Just before serving, re-heat the sauce as needed and toast the bread. Rub the toasted bread slices with the open the half of the garlic clove, putting one slice on each plate. Place a poached egg on the bread (I did this carefully with my bare hands). Pile the mushrooms and bacon on top of the egg and bread. Pour just enough red wine sauce on top, sprinkle with fresh thyme, and serve immediately with a fork and knife.
What a luscious, sensuous dish to share. On my “to dos” list.
Gordon – I’m glad you see it that way! Thank you for commenting.
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Okay, FIRST of all, I *love* that you love oafs en meurette…if only because I think it is one of the best foods ever.
Second, I realize that everyone has their own shtick when it comes to French peasant food, BUT…
Where is the bacon/lardon?!? You HAVE to have this. (Bacon-wine-mushroom is the whole definition of “meurette”…)
You might want to try shallots instead of onions, especially since it is an easy substitution. My opinion just, but shallots are a bazillion times better – not to mention “appropriate”, though I’m not a stickler for such things usually – than onions. Garlic is just not part of this usually. That said, I think you are trying to re-create the subtle garlic undernote that shallots have by adding it, since onions clearly lack that. Use shallots and maybe you can skip garlic.
Finally, the toasts (really, croutons) stand up to the sauce FAR better if they are “laminated.”. Everything else I’ve written so far is obviously debatable and you have every reason to ignore it UNTIL THIS: please just *try* real croute under your meurette. Melt butter, paint it on both sides of un -toasted bread slices (paint LIGHTLY but with full coverage) and put them on foil lined cookie sheet. Medium hot oven, say 375 or so, 7-8 minutes a side though that could be really off given your oven.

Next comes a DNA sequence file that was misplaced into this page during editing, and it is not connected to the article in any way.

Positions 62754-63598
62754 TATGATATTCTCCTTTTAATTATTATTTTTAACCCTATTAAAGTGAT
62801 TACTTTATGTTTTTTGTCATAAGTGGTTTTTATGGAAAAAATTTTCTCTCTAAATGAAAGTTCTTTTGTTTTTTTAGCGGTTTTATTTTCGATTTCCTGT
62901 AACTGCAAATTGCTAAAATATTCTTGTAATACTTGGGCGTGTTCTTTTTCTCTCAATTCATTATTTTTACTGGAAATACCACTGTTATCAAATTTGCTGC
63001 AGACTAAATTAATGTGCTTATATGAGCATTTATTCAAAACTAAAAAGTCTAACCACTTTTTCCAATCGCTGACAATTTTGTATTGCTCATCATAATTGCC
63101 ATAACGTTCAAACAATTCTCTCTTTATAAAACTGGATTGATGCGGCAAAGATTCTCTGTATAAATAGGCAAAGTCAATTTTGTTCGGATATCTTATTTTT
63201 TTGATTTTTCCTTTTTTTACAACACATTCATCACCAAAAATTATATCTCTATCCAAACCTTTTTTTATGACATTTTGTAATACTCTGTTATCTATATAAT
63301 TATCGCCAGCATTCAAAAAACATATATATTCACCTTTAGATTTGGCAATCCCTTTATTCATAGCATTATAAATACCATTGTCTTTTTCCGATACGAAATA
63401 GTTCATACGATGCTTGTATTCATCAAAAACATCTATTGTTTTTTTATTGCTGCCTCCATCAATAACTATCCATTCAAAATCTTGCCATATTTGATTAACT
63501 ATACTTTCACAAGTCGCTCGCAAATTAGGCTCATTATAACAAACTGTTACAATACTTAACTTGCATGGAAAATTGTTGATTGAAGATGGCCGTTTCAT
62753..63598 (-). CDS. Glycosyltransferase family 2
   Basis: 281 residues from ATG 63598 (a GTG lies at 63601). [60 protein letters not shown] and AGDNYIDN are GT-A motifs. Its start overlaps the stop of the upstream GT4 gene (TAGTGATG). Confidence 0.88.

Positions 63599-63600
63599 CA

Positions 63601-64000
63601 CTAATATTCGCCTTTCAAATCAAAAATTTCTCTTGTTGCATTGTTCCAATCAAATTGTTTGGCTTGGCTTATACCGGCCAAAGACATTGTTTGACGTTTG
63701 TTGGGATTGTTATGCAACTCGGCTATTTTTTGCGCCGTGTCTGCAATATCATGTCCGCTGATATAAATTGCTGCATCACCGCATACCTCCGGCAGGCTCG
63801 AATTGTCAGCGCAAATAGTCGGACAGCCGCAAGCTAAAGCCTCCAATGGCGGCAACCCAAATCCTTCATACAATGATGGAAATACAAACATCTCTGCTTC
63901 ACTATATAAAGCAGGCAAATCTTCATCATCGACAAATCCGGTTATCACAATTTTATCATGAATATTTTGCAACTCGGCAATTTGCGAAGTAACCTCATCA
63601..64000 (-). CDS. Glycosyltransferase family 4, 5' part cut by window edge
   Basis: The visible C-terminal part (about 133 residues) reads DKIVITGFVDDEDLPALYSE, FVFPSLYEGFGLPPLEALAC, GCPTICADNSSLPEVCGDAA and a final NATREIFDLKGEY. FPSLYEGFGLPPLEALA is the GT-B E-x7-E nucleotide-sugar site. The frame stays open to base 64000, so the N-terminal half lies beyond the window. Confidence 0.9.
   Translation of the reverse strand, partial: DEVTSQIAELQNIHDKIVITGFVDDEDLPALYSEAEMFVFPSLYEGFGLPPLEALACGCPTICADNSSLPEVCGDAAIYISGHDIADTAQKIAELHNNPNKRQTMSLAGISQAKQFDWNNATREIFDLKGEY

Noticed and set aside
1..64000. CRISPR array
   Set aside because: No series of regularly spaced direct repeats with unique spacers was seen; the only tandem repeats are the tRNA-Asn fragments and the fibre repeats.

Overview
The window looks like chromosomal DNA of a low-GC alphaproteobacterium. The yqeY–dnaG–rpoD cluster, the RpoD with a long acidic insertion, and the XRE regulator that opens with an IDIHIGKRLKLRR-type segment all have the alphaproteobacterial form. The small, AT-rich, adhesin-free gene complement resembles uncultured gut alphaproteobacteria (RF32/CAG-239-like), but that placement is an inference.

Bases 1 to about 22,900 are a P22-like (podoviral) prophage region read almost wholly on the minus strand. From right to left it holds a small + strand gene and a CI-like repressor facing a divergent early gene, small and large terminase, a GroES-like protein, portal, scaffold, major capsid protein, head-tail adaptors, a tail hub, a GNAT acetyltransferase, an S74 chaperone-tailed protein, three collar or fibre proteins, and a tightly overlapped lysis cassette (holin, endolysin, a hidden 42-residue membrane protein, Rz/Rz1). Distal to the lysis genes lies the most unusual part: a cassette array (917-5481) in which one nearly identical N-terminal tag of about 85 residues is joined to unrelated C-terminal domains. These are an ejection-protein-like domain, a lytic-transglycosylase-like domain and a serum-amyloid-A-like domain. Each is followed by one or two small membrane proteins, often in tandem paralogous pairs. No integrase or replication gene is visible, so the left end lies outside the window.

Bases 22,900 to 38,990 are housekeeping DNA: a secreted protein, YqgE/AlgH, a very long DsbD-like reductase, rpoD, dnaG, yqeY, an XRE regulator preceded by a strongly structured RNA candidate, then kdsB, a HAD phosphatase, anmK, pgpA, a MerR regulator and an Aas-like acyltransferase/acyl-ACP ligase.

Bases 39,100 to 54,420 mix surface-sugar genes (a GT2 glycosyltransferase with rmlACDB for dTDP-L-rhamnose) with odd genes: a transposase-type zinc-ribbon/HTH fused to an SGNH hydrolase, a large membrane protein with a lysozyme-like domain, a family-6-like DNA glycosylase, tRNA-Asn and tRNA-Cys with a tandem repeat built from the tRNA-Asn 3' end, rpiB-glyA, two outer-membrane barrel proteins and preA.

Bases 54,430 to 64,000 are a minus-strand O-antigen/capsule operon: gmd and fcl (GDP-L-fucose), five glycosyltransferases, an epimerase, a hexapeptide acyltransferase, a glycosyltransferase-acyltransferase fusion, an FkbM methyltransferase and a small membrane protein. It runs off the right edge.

Real croutons don’t just dissolve into the meurrette. The do absorb sauce but they *STAY CRUNCHY* and importantly, provide texture. Texture AND meurette eggs. Mmmmmm.
Seriously, I love that you are apparently the other person in the US that makes this. But really really really try real croutons underneath. (if I can’t somehow convince you of bacon/lardon’s crucial role…..)
Okay, I’m blind. I don’t know how I missed that you obviously have tons of bacon in your photo. I’m an idiot apparently.
Valentine – WOW. It sounds like you could teach me a few things! I randomly came across recipes for Oeufs en Meurette and was amazed instantly. I’m also surprised that more people haven’t caught on. Maybe it’s best to keep it to a select few.
When I wrote this recipe for a publication, I had never made Oeufs en Meurette before. I had to make it user-friendly and perfect my own take on it in a very short amount of time. I also truly had to make it as easy as possible to encourage my readership to actually try making it. Primarily, I used onion rather than shallot because most folks have it on hand. I also merely toasted the bread because I felt like one extra step would be too much work. However, I know what homemade croutons taste like (heaven!), so I can only imagine the red wine reduction on top of butter-toasted bread.
Have you ever poached the eggs directly in the wine? This intrigues me, but I love the contrast of the white eggs against the red sauce.
Thanks for commenting and giving me such useful tips.